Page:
I hope you enjoy the book!
*If you are already familiar with how CRISPR works to make GMOs and just want the teaching resources, hop down below the Youtube video*
Some people are terrified of the phrase "Genetically modified organism," yet they are literally everywhere. Roughly 75% of the foods in grocery stores have been genetically modified in some way. While creating a GMO used to be a long time consuming process, the development of CRISPR technology has made the process much faster and cheaper. As CRISPR technology becomes more refined, GMOs are going to become more common, not less, and we need to teach students about them.
How CRISPR Works
I recently was able to attend a seminar talk at Arizona State University by Jennifer Doudna, who helped develop CRISPR technology. If you aren't familiar with how CRISPR works, here's the gist:
Alright, ready for some teaching resources?!
1. The website Unlocking Life's Code has a good overview of CRISPR and links to additional resources. You can check it out HERE.
2. This interactive from PBS shows students how GMOs can be made (this is not via CRISPR). I like that it is simple and easy to use. You can view the interactive HERE. HHMI has an interactive site showing how CRISPR works you can view HERE.
3. This New York Times article has a student reading and questions, along with a ton of helpful links to get you started with GMOs. You can find it here.
4. Want to try some GMO speed dating with your students? In this activity, students are given an organism card (they are either a donor or a recipient) and go on "speed dates" with other organisms and determine if they have any genes that would be beneficial in sharing. You can find the lesson HERE. Note: Having done this activity with students, I would recommend it for honors/AP students.
5. If you haven't seen the University of Buffalo's case studies, you need to check them out. They have a TON of great resources for free (you can pay an annual fee for the answer keys, but usually aren't necessary). They have a bunch of case studies relating to GMOs you can view HERE. I have done the golden rice debate with my students and it always works well.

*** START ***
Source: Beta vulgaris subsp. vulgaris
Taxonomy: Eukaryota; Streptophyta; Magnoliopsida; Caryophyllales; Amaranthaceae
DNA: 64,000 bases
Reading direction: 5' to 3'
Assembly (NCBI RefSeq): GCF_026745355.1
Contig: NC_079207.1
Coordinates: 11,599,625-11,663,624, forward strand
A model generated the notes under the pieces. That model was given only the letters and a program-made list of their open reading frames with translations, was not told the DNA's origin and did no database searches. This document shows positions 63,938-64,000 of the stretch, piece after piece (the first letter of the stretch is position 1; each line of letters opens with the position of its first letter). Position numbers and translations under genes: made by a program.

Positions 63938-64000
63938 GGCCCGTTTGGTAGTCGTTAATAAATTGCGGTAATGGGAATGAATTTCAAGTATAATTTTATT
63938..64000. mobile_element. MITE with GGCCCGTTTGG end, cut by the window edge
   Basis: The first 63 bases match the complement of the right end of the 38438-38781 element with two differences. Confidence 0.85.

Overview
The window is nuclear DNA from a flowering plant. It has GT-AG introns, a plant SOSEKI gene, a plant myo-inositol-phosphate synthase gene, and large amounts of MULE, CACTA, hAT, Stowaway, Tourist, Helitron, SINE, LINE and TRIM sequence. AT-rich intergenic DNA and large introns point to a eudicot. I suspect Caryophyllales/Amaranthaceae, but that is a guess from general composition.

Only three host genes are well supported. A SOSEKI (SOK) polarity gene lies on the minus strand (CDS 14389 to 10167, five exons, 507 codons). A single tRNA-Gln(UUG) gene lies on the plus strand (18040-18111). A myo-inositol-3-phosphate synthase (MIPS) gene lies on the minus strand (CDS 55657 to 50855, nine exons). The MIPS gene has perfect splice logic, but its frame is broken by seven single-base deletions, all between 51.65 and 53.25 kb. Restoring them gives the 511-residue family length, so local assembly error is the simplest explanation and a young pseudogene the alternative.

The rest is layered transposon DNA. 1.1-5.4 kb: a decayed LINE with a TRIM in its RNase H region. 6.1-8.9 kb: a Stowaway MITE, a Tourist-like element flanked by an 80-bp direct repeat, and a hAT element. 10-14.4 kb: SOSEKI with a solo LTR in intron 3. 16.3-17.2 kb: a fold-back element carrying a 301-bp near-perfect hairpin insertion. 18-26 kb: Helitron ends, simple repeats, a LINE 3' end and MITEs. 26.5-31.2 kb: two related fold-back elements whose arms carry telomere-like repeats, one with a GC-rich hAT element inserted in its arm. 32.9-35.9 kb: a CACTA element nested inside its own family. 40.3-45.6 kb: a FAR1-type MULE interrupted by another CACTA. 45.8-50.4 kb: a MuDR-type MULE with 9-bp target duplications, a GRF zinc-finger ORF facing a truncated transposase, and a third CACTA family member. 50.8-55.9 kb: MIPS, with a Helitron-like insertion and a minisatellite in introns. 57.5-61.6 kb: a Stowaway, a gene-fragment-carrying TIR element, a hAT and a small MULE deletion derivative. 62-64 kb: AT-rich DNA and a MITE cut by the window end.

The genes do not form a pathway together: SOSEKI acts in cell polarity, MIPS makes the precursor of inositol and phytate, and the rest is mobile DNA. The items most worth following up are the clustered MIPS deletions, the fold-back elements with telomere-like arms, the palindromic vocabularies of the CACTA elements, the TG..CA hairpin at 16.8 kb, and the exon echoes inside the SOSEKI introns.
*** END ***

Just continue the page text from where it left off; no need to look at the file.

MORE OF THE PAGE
6. A fun activity you can do is to bring in a bunch of foods from home and have students scan the barcodes with the "Now Find Organic and Non-GMO" app (available for free in the app store). I've found that not every food I scanned is in the app, so be sure to try it at home first.
7. I had my students read this article from Nature and we held a Socratic seminar. The article examines if we should be able to edit our children's genes. It was interesting to hear my student's viewpoints on the topic (the majority were firmly against any sort of gametic gene editing).
8. The University of Washington has a lesson on GM salmon that includes 4 different stakeholders for them to read about. You can check out the lesson HERE.
9. Since I teach a PBL style course, I came up with a Shark Tank project where students had to design a GMO and pitch it to a bunch of sharks (the panel was made of teachers and college professors). This lesson in my TpT store has an outline of the worksheets and activities I used (note: it is not a print and go daily unit, but a guide for the project).
10. If you have time to show a documentary, Food Evolution narrated by Neil deGrasse Tyson is a great option that explores GM foods. While every documentary has a little bias, this is much less bias than Food Inc. and a better option. You can view the trailer below:
As I find more resources I will add them to the list. If you have any additional favorites, leave them in the comments!